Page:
Why Cows have four Stomachs

It is a very popular but incorrect thought that a cow has 4 stomachs. To be precise a cow does not actually have four stomachs but in fact has one stomach but that has four stomach chambers. Each chamber has a different but an important part to play in digesting food. The grass a cow eats has a long and complicated process from the eating stage to finally being passed back out the other end!

The four chambers of the cows stomach are the rumen, the reticululum, the omasum and the abomasum. The grass or digested material passes through each of these four chambers in turn and is slowly digested and the goodness drawn out. Each chamber works in the following ways –

1. The Rumen – This is the largest chamber and can hold up to 150-200 litres of partly digested food. The Rumen is full of good bacteria and this softens and helps digest the food. The bacteria ferments the carbohydrates in the food to allow the cow to produce energy. In doing so gas is produced (approx 500-1500 litres a day), approx 30% of this is methane gas and is expelled during belching. This is also how the foodstuff is passed from one chamber to the next.<?xml:namespace prefix = o ns = “urn:schemas-microsoft-com:office:office” />

2. The Reticululum – This softens the food even further and forms it into small lumps of cud. The cud is returned to the cows mouth and chewed approx 40-60 times before being swallowed again. The reticulum also prevents large items from passing through the stomach this includes items which the cow has eaten which are not food, e.g plastic, packaging etc. Its like a safety mechanism for the cow. The material sits here and will not pass through to the next chamber, eventually the items will build up and the cow will vomit it back up.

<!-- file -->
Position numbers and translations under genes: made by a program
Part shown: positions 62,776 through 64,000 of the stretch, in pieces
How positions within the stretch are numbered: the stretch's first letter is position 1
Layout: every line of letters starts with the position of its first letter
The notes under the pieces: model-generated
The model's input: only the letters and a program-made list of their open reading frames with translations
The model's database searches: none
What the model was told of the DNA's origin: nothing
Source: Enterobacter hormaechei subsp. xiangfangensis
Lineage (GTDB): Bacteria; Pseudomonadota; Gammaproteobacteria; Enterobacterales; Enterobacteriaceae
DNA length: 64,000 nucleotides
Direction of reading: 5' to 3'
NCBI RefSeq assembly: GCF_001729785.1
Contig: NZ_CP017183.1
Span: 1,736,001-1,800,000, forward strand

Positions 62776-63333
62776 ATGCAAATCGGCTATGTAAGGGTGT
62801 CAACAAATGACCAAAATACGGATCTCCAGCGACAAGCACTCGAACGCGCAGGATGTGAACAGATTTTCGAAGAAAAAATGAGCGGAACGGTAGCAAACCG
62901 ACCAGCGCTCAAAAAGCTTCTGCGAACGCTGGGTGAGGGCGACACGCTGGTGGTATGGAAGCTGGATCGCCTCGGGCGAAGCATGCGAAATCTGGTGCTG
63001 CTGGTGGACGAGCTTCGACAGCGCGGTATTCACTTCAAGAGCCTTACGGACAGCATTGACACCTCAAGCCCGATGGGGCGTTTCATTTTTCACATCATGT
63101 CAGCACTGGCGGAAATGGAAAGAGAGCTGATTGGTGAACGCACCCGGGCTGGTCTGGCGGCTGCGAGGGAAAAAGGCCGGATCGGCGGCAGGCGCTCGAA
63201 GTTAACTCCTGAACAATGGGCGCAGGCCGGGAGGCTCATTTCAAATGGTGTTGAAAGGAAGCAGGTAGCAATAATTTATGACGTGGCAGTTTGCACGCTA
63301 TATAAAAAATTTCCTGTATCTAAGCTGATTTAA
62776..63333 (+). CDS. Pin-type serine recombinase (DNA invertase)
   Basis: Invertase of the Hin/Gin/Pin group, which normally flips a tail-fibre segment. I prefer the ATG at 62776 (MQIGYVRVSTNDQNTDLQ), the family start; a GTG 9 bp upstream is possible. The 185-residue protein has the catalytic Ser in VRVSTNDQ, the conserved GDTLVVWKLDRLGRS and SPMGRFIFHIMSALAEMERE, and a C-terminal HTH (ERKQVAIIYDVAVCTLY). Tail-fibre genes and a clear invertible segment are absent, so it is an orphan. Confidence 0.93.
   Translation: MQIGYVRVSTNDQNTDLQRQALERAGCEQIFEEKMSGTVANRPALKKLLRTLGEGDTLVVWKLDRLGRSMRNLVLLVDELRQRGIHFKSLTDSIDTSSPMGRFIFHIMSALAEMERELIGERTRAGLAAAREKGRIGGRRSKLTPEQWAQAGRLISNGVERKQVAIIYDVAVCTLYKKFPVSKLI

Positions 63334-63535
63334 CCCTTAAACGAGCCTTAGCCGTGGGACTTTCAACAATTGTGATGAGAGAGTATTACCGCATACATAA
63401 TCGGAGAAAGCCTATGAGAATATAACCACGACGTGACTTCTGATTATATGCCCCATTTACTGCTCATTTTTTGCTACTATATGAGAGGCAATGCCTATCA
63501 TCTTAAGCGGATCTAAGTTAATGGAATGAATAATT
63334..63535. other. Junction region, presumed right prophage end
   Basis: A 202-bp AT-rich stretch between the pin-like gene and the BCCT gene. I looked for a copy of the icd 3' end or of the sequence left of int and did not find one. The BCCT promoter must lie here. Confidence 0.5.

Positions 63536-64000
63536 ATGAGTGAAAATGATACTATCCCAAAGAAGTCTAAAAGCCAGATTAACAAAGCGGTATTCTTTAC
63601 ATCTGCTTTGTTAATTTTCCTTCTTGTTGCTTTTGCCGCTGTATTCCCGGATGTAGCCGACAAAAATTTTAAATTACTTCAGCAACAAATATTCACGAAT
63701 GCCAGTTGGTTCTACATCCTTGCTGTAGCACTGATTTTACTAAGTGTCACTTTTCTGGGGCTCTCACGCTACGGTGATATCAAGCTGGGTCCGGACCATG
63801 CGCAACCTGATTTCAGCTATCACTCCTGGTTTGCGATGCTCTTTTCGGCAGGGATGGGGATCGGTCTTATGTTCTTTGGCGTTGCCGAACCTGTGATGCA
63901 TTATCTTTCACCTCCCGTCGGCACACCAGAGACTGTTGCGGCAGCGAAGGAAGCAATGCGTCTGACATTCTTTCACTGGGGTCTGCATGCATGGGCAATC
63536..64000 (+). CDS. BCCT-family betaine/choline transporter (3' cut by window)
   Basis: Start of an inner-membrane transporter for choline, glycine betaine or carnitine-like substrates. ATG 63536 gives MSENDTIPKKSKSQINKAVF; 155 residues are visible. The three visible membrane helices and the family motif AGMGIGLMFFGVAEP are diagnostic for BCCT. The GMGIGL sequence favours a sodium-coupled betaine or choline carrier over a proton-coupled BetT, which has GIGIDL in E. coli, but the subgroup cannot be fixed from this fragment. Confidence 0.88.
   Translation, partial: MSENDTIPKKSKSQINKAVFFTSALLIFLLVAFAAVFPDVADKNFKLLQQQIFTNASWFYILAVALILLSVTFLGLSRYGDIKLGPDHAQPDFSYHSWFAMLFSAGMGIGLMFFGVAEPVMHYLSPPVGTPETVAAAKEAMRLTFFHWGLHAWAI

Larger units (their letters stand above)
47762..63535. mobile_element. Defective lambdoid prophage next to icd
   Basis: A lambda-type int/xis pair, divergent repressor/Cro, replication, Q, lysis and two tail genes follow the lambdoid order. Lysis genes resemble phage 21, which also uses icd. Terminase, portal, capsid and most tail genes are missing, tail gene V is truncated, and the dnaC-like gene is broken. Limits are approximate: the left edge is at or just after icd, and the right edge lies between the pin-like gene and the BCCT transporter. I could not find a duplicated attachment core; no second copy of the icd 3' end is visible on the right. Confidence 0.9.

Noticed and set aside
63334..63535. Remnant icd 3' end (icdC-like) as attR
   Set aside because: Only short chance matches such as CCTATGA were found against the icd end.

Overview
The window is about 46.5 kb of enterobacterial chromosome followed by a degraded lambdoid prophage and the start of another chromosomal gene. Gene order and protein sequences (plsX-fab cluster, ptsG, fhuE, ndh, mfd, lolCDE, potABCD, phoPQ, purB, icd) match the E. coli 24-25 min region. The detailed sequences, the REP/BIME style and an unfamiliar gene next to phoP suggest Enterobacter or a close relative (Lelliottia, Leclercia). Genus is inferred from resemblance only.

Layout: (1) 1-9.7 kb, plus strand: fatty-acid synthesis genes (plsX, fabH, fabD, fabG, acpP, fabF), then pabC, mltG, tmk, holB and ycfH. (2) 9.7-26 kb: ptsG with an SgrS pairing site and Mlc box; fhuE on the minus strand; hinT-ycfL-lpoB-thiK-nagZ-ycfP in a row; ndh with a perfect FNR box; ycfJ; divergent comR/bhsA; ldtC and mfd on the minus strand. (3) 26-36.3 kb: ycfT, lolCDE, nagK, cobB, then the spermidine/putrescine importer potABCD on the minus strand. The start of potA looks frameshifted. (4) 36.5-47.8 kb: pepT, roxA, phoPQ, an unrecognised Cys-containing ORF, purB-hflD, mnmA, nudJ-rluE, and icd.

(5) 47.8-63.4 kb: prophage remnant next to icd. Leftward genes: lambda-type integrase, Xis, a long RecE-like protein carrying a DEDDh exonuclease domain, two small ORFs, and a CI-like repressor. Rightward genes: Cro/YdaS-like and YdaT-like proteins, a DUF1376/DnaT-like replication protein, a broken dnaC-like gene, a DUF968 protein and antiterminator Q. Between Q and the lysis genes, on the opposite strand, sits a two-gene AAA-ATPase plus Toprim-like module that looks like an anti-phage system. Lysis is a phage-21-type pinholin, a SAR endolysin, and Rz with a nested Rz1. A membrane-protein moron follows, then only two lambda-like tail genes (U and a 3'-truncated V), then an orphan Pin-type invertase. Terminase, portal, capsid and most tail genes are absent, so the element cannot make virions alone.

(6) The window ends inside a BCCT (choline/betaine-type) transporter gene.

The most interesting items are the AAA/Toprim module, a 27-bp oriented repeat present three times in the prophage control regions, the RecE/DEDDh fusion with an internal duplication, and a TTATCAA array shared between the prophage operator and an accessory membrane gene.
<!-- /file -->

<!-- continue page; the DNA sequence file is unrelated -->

3. The Omasum – This processes the cud further by pressing and breaking it up. It is then filtered. The omasum also regulates fluid absorbtion in the gut.

4. The Abomasum – This works similar to the human stomach. The food is finally digested by the stomach juices and the useful nutrients are absorbed by the blood. The waste is then pushed out into the intestines and finally out into a big smelly cow pat! Its a long journey for a bit of grass!

So next time you see a cow eating some grass in a field, bear in mind the work its stomach has to do just to digest that one mouthful of grass! Its not quite as simple as us having a quick munch of a snack.